I also know now that I know how to take care of myself when things aren’t so good.  I  know how to properly nourish myself and my family.  I know what my, and my families’ sleep needs are.  And I know how to take care of myself and my family on an emotional level.  And so, when something that’s “not so good” happens again (we’re human, it will) I have an amazing set of tools to rely on to get me and the family through the tough times in a much better way that I ever could have before.

In my old role as a banker, I would be taking this time to sit down and plan out the next five years.  To envision where I’d like to be, what I’d like to be doing, and to think of the steps that need to get taken in order to get there.  But what these last 5 years have taught me, since none of it was planned, mapped out or premeditated,  sometimes, it’s just better to go with the flow; to do what feels best for you in your gut/heart/soul, and that as long as you come at things from a place of love, things will be ok.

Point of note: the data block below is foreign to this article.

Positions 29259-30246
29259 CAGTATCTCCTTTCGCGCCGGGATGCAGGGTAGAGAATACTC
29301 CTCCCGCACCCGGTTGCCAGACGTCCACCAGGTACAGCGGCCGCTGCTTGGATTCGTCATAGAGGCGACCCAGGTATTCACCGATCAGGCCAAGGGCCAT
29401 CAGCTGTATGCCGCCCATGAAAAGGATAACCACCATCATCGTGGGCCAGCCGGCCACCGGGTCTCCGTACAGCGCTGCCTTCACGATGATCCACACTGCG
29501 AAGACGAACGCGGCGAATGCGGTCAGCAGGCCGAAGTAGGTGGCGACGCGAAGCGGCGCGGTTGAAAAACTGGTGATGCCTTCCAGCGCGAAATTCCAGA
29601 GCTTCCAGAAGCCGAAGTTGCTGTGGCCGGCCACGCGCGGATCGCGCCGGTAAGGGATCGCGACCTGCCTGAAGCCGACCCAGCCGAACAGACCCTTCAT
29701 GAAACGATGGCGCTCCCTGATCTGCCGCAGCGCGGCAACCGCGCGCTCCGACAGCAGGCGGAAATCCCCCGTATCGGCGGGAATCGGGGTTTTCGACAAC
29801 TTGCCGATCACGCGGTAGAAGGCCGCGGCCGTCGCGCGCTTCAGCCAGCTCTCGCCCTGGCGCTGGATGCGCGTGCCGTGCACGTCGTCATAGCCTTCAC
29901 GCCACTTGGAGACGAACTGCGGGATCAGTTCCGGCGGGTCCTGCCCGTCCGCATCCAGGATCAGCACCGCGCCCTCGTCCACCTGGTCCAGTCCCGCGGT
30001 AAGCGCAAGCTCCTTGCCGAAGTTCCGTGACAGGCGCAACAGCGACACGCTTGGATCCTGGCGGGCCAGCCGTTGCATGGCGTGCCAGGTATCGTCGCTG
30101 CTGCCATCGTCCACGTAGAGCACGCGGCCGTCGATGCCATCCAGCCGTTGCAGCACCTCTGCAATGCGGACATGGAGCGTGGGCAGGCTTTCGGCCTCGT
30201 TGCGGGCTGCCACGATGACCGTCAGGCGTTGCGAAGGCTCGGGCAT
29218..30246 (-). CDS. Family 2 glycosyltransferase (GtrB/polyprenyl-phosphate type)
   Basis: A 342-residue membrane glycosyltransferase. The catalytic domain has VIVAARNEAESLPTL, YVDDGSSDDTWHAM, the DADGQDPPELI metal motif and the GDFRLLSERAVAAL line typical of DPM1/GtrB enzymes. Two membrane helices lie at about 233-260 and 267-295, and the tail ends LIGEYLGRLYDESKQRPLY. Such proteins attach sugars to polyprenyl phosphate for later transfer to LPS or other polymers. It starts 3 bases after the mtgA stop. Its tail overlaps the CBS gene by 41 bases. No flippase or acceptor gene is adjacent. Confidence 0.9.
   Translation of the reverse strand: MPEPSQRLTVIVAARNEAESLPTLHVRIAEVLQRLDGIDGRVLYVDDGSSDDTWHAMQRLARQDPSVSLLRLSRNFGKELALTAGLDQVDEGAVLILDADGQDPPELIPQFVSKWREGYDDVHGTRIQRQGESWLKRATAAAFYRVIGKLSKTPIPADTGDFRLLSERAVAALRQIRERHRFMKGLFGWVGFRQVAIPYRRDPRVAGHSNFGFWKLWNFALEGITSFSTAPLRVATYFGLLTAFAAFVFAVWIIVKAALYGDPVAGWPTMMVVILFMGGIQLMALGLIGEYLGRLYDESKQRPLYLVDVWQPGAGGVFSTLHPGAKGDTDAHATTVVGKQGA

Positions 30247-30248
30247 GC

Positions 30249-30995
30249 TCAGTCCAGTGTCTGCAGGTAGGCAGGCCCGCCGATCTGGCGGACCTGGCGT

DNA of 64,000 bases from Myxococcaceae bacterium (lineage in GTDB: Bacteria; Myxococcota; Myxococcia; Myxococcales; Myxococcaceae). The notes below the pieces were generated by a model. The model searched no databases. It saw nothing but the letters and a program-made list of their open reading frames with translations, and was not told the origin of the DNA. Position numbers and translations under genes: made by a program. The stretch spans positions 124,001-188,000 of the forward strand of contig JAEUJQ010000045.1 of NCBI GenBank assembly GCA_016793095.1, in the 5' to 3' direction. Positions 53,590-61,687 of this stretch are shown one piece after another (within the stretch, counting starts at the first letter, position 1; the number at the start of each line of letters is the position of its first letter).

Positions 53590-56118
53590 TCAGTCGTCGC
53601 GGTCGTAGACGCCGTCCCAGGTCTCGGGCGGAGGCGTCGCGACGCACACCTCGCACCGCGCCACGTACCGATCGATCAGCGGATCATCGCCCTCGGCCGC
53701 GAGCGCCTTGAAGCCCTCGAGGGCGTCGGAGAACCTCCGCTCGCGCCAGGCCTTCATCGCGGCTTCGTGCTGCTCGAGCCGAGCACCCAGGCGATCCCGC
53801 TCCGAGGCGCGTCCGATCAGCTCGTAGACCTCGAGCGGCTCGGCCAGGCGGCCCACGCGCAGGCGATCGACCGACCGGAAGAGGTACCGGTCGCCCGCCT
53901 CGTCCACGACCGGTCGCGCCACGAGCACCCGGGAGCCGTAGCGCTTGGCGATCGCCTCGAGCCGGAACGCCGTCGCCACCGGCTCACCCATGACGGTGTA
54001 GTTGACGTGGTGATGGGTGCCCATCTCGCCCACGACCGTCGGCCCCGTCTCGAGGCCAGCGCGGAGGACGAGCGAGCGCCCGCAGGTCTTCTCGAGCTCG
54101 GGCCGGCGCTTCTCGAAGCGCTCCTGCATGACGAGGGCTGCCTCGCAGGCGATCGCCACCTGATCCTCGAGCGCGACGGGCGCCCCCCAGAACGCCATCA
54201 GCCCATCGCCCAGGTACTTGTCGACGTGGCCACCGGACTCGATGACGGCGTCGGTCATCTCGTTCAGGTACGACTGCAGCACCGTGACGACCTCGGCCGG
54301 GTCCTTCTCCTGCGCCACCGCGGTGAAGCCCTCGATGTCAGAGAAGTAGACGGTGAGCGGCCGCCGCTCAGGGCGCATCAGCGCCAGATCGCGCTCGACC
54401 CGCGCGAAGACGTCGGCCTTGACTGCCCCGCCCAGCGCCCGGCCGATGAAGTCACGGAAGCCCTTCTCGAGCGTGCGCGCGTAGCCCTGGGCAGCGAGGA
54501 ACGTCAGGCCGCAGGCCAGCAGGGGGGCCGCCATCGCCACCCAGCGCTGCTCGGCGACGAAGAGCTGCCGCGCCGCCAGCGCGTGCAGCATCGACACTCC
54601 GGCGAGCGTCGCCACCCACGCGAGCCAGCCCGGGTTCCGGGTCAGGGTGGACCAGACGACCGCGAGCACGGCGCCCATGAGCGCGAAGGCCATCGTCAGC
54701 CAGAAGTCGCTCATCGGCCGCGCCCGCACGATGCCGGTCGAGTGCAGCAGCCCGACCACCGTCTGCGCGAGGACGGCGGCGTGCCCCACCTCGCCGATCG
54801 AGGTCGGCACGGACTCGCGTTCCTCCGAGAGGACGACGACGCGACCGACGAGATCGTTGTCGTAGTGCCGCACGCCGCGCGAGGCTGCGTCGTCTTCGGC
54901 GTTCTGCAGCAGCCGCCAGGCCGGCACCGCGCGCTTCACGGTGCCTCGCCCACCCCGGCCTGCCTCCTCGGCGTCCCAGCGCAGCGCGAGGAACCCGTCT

And as I finish up this post, I am again faced with that deep sense of gratitude.  I am so very grateful for all that has happened since that trip 5 years ago.  And I am so very grateful for the place I find myself in today; a place of pure joy.


Saying Goodbye to Practice February and How it All Came Together Thanks to the Crossfit Games